The group argues that Lego is contradicting its own efforts to be environmentally sustainable—investing in wind power and taking steps to reduce the impact of its plastic blocks—but continuing to advertising with Shell and allowing the companies branding on its toys.
A new video highlighting the campaign went viral this week, receiving more than 1 million views in just 24 hours.
It shows an Arctic scene made of Lego being destroyed by an oil spill—highlighting Shell’s continued pursuit of oil in the fragile environment.
To save the planet, we must save the Amazon rainforest. To save the rainforest, we must save its indigenous peoples. And to do that, we must demarcate their land.
A new EarthxTV film special calls for the protection of the Amazon rainforest and the indigenous people that call it home. EarthxTV.org
- Meet the 'Women Warriors' Protecting the Amazon Forest - EcoWatch ›
- Indigenous Tribes Are Using Drones to Protect the Amazon ... ›
- Amazon Rainforest Will Collapse by 2064, New Study Predicts ... ›
- Deforestation in Amazon Skyrockets to 12-Year High Under Bolsonaro ›
- Amazon Rainforest on the Brink of Turning Into a Net Carbon Emitter ... ›
EcoWatch Daily Newsletter
By Anke Rasper
"Today's interim report from the UNFCCC is a red alert for our planet," said UN Secretary General Antonio Guterres.
The report, released Friday, looks at the national climate efforts of 75 states that have already submitted their updated "nationally determined contributions," or NDCs. The countries included in the report are responsible for about 30% of the world's global greenhouse gas emissions.
- World Leaders Fall Short of Meeting Paris Agreement Goal - EcoWatch ›
- UN Climate Change Conference COP26 Delayed to November ... ›
- 5 Years After Paris: How Countries' Climate Policies Match up to ... ›
- Biden Win Puts World 'Within Striking Distance' of 1.5 C Paris Goal ... ›
- Biden Reaffirms Commitment to Rejoining Paris Agreement ... ›
India's New Delhi has been called the "world air pollution capital" for its high concentrations of particulate matter that make it harder for its residents to breathe and see. But one thing has puzzled scientists, according to The Guardian. Why does New Delhi see more blinding smogs than other polluted Asian cities, such as Beijing?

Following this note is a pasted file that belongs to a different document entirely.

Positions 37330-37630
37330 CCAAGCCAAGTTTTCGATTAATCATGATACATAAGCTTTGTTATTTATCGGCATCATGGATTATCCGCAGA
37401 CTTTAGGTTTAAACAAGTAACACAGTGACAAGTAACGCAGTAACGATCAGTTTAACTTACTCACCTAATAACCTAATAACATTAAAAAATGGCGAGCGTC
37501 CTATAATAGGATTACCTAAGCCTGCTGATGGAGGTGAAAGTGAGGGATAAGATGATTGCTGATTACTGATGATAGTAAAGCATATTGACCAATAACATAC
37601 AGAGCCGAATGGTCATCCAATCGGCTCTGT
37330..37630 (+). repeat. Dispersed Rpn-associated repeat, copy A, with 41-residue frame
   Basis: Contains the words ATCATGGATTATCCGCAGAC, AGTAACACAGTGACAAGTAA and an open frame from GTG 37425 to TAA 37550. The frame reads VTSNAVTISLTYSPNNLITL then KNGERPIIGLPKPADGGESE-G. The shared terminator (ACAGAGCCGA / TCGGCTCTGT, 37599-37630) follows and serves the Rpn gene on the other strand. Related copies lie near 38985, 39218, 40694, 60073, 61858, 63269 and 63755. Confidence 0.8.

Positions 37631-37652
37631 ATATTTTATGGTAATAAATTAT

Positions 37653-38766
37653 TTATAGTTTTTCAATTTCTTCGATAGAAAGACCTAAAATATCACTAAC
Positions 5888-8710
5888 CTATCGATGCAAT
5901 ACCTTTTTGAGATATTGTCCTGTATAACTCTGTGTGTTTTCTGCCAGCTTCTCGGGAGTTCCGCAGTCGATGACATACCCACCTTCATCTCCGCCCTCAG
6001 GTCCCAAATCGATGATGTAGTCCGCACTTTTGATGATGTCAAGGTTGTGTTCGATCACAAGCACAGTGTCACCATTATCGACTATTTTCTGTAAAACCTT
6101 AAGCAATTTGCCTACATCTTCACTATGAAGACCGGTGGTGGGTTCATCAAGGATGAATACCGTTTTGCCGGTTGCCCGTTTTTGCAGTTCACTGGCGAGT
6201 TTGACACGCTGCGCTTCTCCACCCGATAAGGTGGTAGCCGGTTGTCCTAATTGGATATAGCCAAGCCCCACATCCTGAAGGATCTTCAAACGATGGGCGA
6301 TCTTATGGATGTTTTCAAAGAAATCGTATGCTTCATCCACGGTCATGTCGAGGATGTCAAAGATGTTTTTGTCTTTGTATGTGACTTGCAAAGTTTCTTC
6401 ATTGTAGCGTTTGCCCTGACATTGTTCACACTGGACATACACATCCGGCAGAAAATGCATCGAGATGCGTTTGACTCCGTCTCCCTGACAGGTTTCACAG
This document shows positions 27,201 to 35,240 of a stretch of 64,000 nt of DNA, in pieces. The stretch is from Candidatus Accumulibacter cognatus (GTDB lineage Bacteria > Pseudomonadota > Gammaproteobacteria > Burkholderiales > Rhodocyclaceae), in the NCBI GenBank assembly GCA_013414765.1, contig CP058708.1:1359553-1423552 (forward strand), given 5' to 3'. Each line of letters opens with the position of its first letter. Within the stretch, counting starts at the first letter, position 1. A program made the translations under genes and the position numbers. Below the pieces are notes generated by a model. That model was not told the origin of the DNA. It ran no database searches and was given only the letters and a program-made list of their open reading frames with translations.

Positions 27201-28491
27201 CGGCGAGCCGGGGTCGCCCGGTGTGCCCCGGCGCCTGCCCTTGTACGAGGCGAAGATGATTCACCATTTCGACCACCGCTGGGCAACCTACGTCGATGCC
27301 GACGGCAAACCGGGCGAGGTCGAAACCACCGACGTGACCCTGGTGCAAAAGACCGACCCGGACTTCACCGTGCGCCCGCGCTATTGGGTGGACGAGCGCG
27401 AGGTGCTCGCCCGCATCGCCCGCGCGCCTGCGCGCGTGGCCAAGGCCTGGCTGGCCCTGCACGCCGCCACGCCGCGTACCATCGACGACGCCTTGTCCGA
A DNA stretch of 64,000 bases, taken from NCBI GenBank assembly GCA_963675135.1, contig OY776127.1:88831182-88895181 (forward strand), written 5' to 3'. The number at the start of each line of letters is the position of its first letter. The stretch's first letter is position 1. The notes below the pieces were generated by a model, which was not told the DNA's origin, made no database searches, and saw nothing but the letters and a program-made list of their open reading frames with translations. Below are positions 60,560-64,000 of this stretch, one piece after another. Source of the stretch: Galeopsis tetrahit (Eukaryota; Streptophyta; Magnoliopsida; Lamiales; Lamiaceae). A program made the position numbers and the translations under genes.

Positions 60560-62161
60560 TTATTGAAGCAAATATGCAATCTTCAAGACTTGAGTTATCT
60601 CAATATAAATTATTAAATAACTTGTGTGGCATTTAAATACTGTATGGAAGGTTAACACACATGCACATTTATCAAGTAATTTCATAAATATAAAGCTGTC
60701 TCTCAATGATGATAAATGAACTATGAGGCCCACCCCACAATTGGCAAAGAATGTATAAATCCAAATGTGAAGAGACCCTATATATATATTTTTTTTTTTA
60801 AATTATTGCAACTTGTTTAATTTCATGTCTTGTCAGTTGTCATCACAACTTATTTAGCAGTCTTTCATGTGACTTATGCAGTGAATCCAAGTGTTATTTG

- This Indian Startup Turns Polluted Air Into Climate-Friendly Tiles ... ›
- How to Win the Fight Against Plastic - EcoWatch ›
In a historic move, the Delaware River Basin Commission (DRBC) voted Thursday to ban hydraulic fracking in the region. The ban was supported by all four basin states — New Jersey, Delaware, Pennsylvania and New York — putting a permanent end to hydraulic fracking for natural gas along the 13,539-square-mile basin, The Philadelphia Inquirer reported.
- Appalachian Fracking Boom Was a Jobs Bust, Finds New Report ... ›
- Long-Awaited EPA Study Says Fracking Pollutes Drinking Water ... ›
- Pennsylvania Fracking Water Contamination Much Higher Than ... ›
Colombia is one of the world's largest producers of coffee, and yet also one of the most economically disadvantaged. According to research by the national statistic center DANE, 35% of the population in Columbia lives in monetary poverty, compared to an estimated 11% in the U.S., according to census data. This has led to a housing insecurity issue throughout the country, one which construction company Woodpecker is working hard to solve.
- Kenyan Engineer Recycles Plastic Into Bricks Stronger Than ... ›
- Could IKEA's New Tiny House Help Fight the Climate Crisis ... ›